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Green Building Bible, Fourth Edition
Green Building Bible, fourth edition (both books)
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  1.  
    It's difficult to run ventilation ducts to the ground floor rooms of the house we are renovating, as the ceiling joists all run the wrong directions and there's no route through the upstairs rooms to the loft.

    A solution could be to run ventilation ducts under the suspended ground floor to a small MHRV unit in the hall cupboard. A completely separate system will serve the upstairs rooms.

    We are lifting the ground floor boards anyway, so could fit ducts between the suspended ground floor joists.

    Has anyone done this, did it work, any problems?
    • CommentAuthorowlman
    • CommentTimeJul 16th 2019
     
    I don't know if you've already investigated, but I looked at pre-insulated ducting for my own A.2 A. heat pump.

    I discounted it all because of cost and decided to insulate manually, it may be different for you. I found two pre-insulated types, One a oval, (low profile) rigid polystyrene insulated type, German I think, looked good but dear. The second was a rigid metal type inner and outer with a rockwool sandwich between.
  2.  
    Cheers! Did you run your ducts beneath a suspended ground floor?
    •  
      CommentAuthordjh
    • CommentTimeJul 16th 2019
     
    I don't see any fundamental problems with the idea.

    As owlman already hinted, you need to think about insulating the ducts if they run outside the thermal envelope, and wherever they run if they're going to be carrying heated or cooled air.

    You'll want to decide the exact routes for your ducts in advance, as well as the type of duct, so you can consider whether you need holes in sleeper walls or whatever. Also consider how the ducts will route near the MVHR unit; it can get very congested. I'm happy that we went with semi-rigid ducting and distribution boxes. It seems simpler than fiddling with rigid ducts and branches, attenuators etc.

    Note that the ducts to the external terminals need to be very well insulated and vapour-sealed on the outside to prevent condensation collecting.
  3.  
    The loose plan is to insulate below the suspended floor using two layers of mineral wool, suspended on netting dangling from the joists. The semirigid ducts could run between the two layers of wool. Another plan would be needed if/where they need to run perpendicular beneath the joists, maybe wrapping them with something.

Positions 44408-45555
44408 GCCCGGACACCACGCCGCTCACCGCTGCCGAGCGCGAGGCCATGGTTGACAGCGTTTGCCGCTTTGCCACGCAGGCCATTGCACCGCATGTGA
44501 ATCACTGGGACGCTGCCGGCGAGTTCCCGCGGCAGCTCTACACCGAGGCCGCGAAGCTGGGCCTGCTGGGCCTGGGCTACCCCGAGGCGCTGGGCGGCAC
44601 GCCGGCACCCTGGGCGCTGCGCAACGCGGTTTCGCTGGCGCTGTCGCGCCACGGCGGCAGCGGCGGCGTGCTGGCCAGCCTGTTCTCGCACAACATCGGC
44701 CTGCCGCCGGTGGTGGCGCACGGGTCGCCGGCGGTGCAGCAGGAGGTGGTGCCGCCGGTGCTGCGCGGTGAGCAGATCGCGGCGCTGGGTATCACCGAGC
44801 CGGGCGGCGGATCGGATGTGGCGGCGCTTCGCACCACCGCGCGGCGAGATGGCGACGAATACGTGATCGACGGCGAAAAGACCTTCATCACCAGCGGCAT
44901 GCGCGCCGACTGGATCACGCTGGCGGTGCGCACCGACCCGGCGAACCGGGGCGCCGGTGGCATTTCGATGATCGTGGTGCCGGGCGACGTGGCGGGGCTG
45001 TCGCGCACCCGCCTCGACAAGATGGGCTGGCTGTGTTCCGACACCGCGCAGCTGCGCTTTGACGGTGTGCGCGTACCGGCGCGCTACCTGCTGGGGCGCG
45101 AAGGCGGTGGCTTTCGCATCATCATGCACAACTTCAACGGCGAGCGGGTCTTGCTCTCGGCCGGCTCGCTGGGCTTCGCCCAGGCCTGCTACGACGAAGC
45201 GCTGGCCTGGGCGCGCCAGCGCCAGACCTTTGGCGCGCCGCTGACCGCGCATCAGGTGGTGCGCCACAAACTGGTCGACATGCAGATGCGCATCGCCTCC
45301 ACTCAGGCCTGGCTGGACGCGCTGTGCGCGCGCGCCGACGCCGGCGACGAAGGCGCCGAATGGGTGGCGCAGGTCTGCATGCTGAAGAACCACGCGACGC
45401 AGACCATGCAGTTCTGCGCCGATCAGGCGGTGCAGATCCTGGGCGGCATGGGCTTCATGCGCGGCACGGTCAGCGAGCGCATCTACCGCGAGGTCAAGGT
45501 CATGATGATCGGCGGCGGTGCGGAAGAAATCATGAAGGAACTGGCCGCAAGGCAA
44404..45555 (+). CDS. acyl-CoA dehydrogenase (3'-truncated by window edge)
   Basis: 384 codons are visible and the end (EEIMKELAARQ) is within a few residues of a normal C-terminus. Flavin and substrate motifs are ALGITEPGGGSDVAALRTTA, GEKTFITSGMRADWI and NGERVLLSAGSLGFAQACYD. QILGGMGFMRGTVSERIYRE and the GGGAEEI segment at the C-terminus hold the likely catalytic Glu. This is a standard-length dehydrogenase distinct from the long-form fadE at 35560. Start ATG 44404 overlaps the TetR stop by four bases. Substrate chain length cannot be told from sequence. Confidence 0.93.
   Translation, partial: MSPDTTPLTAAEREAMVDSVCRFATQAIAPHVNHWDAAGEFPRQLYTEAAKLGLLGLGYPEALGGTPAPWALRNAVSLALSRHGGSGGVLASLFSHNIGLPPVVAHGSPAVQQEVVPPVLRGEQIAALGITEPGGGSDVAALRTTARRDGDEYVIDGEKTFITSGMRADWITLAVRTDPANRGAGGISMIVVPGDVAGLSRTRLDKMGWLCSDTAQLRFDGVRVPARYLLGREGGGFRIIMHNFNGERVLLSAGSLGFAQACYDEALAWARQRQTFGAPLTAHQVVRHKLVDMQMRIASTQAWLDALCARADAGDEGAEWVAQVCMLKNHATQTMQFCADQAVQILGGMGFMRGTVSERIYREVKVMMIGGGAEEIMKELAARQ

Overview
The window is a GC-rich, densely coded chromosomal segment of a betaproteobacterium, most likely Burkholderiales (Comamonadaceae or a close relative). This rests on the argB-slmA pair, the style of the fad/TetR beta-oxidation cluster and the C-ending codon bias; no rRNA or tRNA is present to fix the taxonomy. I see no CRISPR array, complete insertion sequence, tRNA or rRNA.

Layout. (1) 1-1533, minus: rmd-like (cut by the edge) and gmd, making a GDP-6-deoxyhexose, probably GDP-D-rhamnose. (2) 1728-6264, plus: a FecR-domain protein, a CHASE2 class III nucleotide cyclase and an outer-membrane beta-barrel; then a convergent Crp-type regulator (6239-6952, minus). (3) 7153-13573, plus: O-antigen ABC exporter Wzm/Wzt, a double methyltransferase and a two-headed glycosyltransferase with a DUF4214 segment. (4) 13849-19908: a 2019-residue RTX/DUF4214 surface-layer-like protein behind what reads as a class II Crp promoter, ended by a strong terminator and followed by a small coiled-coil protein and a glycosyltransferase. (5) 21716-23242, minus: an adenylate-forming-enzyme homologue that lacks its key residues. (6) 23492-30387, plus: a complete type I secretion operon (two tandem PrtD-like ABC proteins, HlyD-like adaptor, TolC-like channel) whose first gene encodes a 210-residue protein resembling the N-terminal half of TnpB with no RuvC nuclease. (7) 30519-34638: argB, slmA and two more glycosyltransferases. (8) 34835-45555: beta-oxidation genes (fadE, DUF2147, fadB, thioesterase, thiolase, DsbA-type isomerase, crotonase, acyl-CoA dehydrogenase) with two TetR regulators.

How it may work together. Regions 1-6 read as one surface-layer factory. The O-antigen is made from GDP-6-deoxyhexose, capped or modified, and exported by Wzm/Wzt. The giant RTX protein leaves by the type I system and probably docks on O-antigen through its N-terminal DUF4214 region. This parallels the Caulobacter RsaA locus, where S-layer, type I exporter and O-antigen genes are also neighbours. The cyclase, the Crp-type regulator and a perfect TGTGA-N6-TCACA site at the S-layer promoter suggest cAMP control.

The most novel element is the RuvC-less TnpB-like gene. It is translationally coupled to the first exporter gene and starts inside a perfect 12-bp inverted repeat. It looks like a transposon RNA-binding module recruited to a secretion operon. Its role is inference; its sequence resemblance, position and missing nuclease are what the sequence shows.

So the ducts would be surrounded with insulation, but passing through the airtight layer (new chipboard floor), and would become inaccessible after the floor is laid.

    Haven't landed yet on how to get to/from the MHRV unit to/from the external air or what to do with condensate. Anyone done this?
    • CommentAuthorowlman
    • CommentTimeJul 16th 2019 edited
     
    Posted By: WillInAberdeenCheers! Did you run your ducts beneath a suspended ground floor?


    No, but in an un-insulated loft space above the usual loft insulation. I wrapped the rigid spiral metal duct in a foil faced rockwool. The straight runs are fairly easy but the various elbows, and convoluted bends in semi rigid spiral wound aluminium, are a bugger to do.
    I opted for the rigid metal duct because of it's better airflow qualities and robustness over the super flexi spiral stuff. The sort that looks like a large helical spring sandwiched between two layer of foil. It's flexibility and ease is great but IMO it comes at a price, certainly for my intended use.
    •  
      CommentAuthordjh
    • CommentTimeJul 16th 2019
     
    Posted By: WillInAberdeenHaven't landed yet on how to get to/from the MHRV unit to/from the external air or what to do with condensate. Anyone done this?

    The general principle is to keep the runs to the external terminals as short as possible; i.e. mount the MVHR unit as near to an external wall as possible. The condensate drain can probably just be allowed to drain onto the ground, since there won't be much (no idea of rules, though), or otherwise routed into a drain via a dry trap. Don't forget you can get condensate, and small insects in the ducts to/from the external terminals; especially the exhaust. So best if the duct runs can be kept straight and sloping down to the outside.

    I opted for the rigid metal duct because of it's better airflow qualities and robustness over the super flexi spiral stuff.

    Yes, I wouldn't recommend that stuff. The one I used is D-shaped from Ubbink but there are also circular ones from them and others.